Nettle is particularly effective as a diuretic, so it helps
prevent most types of kidney stones as well as urinary tract infections. By keeping water flowing through the kidneys and bladder, nettle helps keep crystals from forming into stones and washes bacteria away.
Nettle is distinctly different from diuretic drugs. These drugs are often used to reduce high blood pressure and edema (swelling from excessive fluid), but studies have not shown nettle to help either of these conditions. It's unclear why this is the case. It may be that the herb works differently than diuretic drugs, or it may simply be that the correct research has not yet been done.
Nettle leaves can also help reduce the pain of arthritis. In one preliminary study, nettle leaf juice was as effective at reducing the pain of various types of arthritis as anti-inflammatory drugs. In another study, nettle leaf juice enhanced the effects of the anti-inflammatory drug diclofenac in people with osteoarthritis.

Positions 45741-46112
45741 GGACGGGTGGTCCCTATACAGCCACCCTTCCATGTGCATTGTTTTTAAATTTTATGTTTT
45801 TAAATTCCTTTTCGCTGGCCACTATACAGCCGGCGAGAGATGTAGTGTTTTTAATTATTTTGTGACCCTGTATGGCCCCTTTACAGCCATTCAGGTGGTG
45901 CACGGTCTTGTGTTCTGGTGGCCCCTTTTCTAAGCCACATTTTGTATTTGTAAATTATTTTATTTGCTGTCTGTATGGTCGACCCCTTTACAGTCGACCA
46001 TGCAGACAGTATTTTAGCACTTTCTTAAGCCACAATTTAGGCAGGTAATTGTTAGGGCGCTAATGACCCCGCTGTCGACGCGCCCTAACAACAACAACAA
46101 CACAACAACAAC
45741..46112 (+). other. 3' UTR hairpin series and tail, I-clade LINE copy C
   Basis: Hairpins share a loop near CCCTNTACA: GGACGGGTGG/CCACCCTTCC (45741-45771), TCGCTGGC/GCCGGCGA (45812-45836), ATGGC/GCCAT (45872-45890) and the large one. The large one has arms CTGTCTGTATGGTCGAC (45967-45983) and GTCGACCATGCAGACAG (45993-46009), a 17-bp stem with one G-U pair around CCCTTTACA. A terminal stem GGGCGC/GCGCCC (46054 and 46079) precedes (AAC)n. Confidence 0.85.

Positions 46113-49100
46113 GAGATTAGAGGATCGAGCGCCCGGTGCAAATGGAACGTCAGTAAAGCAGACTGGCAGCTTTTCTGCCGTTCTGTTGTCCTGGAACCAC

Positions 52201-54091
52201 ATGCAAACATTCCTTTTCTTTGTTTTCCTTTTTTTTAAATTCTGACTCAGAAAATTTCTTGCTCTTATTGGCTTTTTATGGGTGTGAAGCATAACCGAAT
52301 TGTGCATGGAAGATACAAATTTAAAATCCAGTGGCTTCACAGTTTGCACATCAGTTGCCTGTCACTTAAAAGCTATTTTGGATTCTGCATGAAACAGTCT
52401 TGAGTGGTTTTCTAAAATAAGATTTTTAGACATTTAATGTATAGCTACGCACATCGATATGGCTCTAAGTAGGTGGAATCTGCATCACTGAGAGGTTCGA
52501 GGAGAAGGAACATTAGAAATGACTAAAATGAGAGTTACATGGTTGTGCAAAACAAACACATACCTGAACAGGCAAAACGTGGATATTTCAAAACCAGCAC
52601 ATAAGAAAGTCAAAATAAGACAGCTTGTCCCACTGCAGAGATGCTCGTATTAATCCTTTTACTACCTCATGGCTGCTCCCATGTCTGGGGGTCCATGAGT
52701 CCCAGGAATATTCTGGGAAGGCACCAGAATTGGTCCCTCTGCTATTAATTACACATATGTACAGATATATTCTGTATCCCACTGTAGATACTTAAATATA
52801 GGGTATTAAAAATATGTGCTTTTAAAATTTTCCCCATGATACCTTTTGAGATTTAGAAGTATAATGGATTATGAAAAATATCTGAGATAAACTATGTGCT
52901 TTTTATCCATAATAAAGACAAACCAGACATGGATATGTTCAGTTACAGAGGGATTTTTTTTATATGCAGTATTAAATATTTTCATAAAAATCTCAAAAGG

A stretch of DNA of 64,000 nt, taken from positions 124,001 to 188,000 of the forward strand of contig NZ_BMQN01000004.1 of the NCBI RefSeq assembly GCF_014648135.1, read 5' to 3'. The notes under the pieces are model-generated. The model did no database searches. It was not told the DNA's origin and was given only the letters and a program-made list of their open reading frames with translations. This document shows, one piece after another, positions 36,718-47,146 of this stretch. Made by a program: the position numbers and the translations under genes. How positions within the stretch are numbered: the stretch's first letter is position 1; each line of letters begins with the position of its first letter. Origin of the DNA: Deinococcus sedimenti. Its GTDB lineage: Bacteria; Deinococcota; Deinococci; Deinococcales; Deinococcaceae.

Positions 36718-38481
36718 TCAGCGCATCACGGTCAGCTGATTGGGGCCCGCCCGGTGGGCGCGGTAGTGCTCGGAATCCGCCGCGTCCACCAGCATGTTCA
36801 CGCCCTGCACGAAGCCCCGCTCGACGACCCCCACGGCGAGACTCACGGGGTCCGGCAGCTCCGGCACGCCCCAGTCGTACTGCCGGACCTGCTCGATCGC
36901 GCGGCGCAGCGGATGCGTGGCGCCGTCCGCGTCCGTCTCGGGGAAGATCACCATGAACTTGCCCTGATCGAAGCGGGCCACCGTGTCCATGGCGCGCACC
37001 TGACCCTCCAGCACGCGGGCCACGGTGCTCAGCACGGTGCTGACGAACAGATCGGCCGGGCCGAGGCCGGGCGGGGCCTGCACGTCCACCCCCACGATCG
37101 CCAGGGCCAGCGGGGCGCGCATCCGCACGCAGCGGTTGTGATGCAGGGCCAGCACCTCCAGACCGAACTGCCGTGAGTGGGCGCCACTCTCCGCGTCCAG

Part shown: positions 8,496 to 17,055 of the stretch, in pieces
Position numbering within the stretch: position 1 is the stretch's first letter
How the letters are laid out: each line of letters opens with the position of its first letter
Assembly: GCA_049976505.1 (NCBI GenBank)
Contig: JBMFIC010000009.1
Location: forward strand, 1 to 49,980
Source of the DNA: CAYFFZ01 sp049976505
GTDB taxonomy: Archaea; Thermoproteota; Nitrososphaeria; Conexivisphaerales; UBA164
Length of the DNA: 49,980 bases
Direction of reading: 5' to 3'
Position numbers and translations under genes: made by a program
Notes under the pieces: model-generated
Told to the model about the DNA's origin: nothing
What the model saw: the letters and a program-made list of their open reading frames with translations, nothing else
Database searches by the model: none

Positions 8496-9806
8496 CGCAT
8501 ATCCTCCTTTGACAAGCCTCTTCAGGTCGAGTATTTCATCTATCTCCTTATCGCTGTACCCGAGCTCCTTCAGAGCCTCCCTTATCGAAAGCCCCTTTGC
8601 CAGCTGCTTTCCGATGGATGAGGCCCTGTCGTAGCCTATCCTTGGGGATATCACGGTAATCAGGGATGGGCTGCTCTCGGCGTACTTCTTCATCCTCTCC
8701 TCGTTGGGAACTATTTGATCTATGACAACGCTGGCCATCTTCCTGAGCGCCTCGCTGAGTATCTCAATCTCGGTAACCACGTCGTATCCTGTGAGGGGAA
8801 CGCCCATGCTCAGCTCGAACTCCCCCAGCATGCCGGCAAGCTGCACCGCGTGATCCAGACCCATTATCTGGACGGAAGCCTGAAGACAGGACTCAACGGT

In addition to drinking nettle leaf tea or juice, an old tradition for relieving the pain of arthritis is to apply fresh leaves over aching joints. Though this initially causes increased pain from the stings, it ultimately relieves inflammation and pain. This effect may be the result of something known as the "gate phenomenon."
When the skin over a painful joint is stung, the spinal cord reduces pain signals coming from the joint underneath. Two studies have now shown that the application of topical nettle stings is in fact helpful for relieving arthritis pain for those who can tolerate the initial discomfort. Taking nettle by mouth in any of its forms, including capsules or tinctures, is also helpful for arthritis.